South Korea to Join U.S.-Led Patrols in Strait of Hormuz

Republic of Korea Navy destroyer (file image)

Published Jul 29, 2019 8:27 PM by The Maritime Executive

The South Korean government has become the first to publicly sign on to an American plan for guarding merchant shipping in the Strait of Hormuz. A Korean destroyer will soon join U.S. Navy assets in the region, according to South Korean outlet Maekyung. 

Korea's navy already has a forward-deployed asset nearby, its Cheonghae anti-piracy unit, which is presently operating off Somalia. The unit operates from aboard a destroyer, which periodically rotates out. 

“It is obvious that we have to protect our ships passing through the Strait of Hormuz, isn’t it?" said defense ministry spokesman Ro Jae-Cheon at a briefing on Monday. "We’re considering various possibilities."

Britain has launched its own naval peacekeeping operation in the region after the seizure of the UK-flagged tanker Stena Impero on July 19. It has proposed a joint EU-led "observer" mission tasked with enhancing maritime security, without joining the American effort, which is seen within the EU as part of U.S. "maximum pressure" campaign of sanctions on Iran. The UK and the rest of the EU27 still seek to keep Iran within the bounds of the so-called "nuclear deal," or Joint Comprehensive Plan of Action, from which the United States has withdrawn. 

No trade for tanker's release

On Monday, Iran ruled out the possibility of a "swap" for the simultaneous release of two seized tankers - the British-held Grace 1 and the Iranian-held Stena Impero. "Impossible to advance a quid pro quo or barter exchange of detained UK and Iranian ships," said Iranian envoy to London Hamid Baedinejad in a social media post.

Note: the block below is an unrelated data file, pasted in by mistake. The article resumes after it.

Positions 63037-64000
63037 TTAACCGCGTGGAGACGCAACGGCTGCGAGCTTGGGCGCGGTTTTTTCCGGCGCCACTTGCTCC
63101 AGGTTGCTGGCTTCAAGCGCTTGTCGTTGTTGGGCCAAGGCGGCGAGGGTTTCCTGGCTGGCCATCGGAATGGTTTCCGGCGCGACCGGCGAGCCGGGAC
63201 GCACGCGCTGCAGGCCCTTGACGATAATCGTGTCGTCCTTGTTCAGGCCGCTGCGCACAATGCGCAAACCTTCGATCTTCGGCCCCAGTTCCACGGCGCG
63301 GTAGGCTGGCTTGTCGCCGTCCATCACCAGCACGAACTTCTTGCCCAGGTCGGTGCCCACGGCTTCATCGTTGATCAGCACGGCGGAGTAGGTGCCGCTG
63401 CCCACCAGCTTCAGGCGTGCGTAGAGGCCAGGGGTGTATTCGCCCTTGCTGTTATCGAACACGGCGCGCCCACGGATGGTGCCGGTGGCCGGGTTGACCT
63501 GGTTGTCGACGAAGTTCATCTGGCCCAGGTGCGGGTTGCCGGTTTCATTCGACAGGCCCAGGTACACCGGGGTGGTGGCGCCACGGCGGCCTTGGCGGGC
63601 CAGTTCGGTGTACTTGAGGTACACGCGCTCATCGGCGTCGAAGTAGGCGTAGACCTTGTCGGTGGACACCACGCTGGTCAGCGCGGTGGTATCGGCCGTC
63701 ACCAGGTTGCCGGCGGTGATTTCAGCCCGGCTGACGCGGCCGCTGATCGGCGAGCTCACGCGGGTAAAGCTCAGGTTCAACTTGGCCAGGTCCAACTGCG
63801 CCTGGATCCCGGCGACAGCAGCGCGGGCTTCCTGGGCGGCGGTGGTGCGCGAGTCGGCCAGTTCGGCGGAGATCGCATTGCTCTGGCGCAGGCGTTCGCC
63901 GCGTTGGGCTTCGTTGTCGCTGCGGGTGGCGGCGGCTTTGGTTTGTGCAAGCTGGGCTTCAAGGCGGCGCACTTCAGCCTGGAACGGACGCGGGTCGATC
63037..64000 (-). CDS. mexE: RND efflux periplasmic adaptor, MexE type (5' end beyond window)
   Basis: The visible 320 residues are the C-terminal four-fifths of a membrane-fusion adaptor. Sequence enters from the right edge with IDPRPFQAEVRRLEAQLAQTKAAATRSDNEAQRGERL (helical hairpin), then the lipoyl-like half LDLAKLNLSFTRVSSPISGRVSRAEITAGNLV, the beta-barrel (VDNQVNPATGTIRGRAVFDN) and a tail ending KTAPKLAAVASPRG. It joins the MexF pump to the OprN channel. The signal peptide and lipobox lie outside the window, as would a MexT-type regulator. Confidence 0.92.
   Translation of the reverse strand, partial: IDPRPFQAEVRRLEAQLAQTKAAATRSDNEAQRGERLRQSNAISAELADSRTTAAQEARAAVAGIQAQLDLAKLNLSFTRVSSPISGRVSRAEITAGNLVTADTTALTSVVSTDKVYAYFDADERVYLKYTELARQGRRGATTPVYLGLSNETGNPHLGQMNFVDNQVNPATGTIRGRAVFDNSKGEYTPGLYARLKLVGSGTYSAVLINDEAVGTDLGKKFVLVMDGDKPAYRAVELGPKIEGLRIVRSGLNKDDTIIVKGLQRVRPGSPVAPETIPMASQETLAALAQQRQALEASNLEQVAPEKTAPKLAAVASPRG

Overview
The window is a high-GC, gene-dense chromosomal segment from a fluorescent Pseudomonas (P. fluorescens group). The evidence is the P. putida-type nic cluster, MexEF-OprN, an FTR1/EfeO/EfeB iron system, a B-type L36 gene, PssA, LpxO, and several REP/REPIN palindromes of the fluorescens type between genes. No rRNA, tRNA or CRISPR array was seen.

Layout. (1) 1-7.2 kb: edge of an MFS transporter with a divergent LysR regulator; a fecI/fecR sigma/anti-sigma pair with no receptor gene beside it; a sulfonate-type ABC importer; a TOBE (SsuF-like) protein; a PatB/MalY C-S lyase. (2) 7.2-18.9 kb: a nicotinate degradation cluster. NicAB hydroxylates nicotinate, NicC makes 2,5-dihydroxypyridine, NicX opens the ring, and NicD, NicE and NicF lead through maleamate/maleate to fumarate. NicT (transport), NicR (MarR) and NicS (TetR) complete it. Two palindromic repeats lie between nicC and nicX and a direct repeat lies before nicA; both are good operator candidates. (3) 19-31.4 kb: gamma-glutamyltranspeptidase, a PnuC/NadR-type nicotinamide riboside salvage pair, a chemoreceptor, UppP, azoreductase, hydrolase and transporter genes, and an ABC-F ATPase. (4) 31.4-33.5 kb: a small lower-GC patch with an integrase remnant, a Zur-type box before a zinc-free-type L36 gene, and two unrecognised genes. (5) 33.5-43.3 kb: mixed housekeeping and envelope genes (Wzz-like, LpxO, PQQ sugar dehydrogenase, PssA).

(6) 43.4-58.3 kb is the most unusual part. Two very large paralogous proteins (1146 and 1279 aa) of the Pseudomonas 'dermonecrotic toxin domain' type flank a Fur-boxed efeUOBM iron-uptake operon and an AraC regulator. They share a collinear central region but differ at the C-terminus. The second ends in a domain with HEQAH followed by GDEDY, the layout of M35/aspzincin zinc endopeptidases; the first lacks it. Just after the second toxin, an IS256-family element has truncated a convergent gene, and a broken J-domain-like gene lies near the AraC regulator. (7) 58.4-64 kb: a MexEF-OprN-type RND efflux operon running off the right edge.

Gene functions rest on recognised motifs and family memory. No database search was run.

His statement came as the Islamic Revolutionary Guard Corps released a new recording that purports to contain an exchange between Iranian forces and the Royal Navy frigate HMS Montrose at the time of the Stena Impero's seizure. Montrose was in the region but too far away to directly intervene, according to the UK.  

"This is British warship Foxtrot 236: I am in vicinity of an internationally recognized strait with a merchant vessel in my vicinity conducting transit passage," an officer aboard Montrose says over VHF. 

"British warship Foxtrot 236, this is Sepah navy patrol boat: you are required not to interfere in this issue," an IRGC officer responds. "Don't put your life in danger."

In an interview Monday, newly-appointed UK foreign secretary Dominic Raab indicated that Britain expects Iran to release the Impero and cease this form of interference with foreign shipping. “If the Iranians want to come of the dark and be accepted as a responsible member of the international community they need to adhere to rules-based system of the international community,” he said. “You cannot go about detaining unlawfully foreign vessels.”